DeepMind, an artificial intelligence firm that was acquired by Google in 2014 and is now under the Alphabet umbrella, has developed a computer than can refer to its own memory to learn facts and use that knowledge to answer questions.
That’s huge, because it means that future AI could respond to queries from humans without being taught every possible correct answer.
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DeepMind says its new AI model, called a differentiable neural computer (DNC), can be fed with things like a family tree and a map of the London Underground network, and can answer complex questions about the relationships between items in those data structures.
For example, you could get responses to questions like, “Starting at Bond street, and taking the Central line in a direction one stop, the Circle line in a direction for four stops, and the Jubilee line in a direction for two stops, at what stop do you wind up?” DeepMind says its DNC could also help you plan an efficient route from Moorgate to Piccadilly Circus.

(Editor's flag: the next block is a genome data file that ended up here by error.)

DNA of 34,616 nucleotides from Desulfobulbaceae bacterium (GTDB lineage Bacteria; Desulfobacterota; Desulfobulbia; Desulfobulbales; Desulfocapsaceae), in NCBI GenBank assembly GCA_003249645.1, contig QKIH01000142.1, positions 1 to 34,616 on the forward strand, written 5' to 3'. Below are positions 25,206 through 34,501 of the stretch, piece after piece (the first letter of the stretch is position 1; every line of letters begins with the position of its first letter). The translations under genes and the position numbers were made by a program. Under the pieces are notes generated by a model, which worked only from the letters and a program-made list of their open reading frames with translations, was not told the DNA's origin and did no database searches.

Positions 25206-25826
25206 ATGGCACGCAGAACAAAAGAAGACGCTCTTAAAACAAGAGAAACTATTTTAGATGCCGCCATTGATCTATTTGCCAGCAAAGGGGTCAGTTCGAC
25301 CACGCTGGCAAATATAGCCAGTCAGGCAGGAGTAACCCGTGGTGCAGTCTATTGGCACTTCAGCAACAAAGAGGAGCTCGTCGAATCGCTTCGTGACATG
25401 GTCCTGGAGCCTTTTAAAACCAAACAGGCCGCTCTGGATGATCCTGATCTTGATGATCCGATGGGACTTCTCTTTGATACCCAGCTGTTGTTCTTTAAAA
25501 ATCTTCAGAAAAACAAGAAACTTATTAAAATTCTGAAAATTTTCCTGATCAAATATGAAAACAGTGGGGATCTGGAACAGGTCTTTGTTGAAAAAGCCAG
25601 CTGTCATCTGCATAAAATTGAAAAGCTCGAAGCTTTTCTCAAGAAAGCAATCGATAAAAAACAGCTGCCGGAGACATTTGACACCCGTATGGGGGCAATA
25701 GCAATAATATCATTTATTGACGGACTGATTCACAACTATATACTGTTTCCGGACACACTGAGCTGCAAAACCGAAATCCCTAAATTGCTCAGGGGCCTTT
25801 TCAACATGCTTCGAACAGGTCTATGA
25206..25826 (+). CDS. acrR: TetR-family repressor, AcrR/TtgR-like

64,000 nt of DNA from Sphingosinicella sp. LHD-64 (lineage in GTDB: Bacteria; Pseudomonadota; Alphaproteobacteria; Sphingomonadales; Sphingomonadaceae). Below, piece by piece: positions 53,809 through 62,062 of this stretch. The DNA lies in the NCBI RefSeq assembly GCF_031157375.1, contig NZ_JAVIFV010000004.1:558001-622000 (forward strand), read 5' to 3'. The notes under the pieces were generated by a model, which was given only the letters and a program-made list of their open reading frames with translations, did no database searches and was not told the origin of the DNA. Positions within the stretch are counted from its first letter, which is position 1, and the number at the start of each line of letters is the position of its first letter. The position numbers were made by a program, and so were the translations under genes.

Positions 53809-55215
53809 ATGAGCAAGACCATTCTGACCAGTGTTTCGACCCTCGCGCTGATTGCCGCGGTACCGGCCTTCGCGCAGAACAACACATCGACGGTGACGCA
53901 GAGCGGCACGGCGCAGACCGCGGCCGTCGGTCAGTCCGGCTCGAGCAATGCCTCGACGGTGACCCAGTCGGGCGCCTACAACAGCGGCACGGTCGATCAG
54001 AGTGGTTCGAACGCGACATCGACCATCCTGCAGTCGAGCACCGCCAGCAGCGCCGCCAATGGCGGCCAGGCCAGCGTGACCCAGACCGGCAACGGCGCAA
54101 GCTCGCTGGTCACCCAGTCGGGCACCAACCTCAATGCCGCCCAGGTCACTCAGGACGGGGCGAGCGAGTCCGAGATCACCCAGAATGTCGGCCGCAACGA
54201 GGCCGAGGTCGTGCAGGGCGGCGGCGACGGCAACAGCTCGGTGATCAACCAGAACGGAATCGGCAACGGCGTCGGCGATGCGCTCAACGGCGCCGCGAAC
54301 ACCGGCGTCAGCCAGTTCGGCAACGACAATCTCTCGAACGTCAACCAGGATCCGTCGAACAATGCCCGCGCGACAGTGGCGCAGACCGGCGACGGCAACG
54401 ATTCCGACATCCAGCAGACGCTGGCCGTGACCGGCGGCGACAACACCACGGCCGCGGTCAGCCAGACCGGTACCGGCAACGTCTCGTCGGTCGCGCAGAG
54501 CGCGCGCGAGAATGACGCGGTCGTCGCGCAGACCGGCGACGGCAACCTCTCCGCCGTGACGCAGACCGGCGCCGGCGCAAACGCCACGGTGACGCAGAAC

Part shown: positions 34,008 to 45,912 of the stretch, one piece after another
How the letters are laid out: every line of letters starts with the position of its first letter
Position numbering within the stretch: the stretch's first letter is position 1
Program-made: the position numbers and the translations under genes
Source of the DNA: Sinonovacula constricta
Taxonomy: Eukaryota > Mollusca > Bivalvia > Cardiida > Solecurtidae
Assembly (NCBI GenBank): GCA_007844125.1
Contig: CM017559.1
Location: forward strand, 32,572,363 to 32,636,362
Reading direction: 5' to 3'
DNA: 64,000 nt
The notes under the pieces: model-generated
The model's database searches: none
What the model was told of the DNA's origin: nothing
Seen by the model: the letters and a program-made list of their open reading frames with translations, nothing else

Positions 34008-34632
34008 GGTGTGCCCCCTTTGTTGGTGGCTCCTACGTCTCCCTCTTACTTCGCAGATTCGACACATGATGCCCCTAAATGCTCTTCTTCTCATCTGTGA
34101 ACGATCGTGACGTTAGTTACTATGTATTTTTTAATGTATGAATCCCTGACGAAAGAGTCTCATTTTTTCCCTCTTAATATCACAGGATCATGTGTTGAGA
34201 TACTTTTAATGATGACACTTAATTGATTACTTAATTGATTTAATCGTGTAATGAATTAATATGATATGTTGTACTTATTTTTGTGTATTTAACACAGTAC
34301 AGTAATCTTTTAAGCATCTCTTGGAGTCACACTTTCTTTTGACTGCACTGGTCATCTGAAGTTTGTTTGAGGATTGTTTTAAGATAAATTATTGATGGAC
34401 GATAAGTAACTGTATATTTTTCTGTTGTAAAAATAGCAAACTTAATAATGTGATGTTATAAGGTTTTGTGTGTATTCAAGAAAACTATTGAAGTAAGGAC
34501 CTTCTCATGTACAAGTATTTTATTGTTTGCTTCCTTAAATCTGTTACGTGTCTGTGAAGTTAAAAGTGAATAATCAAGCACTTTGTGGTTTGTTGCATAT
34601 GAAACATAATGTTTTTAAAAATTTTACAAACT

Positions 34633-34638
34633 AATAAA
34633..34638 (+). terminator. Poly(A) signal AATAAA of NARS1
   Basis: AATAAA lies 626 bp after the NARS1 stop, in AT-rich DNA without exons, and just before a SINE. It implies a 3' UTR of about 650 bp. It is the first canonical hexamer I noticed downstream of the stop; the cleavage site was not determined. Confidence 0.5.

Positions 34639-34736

Similarly, it could understand and answer questions about the relationships between people from a large family, like, ““Who is Freya’s maternal great uncle?” You can see a visualization of this below:
This discovery builds on the concept of neural networks, which mimic the way the human mind works. They are great for machine learning applications where you want a computer to learn to do things by recognizing patterns.
It’s these networks that helped DeepMind’s AlphaGo AI defeat world champions at the complex game of Go. But AlphaGo had to be trained by feeding it data about 30 million moves from historical games. By augmenting an AI’s capabilities with the power of learning from memory, it’ll likely be able to complete far more complex tasks on its own.
DeepMind hopes that its DNC, which it describes as “a learning machine that, without prior programming, can organise information into connected facts and use those facts to solve problems,” will allow for further breakthroughs in computing. It published its research findings in the scientific journal Nature, and you can read the paper here.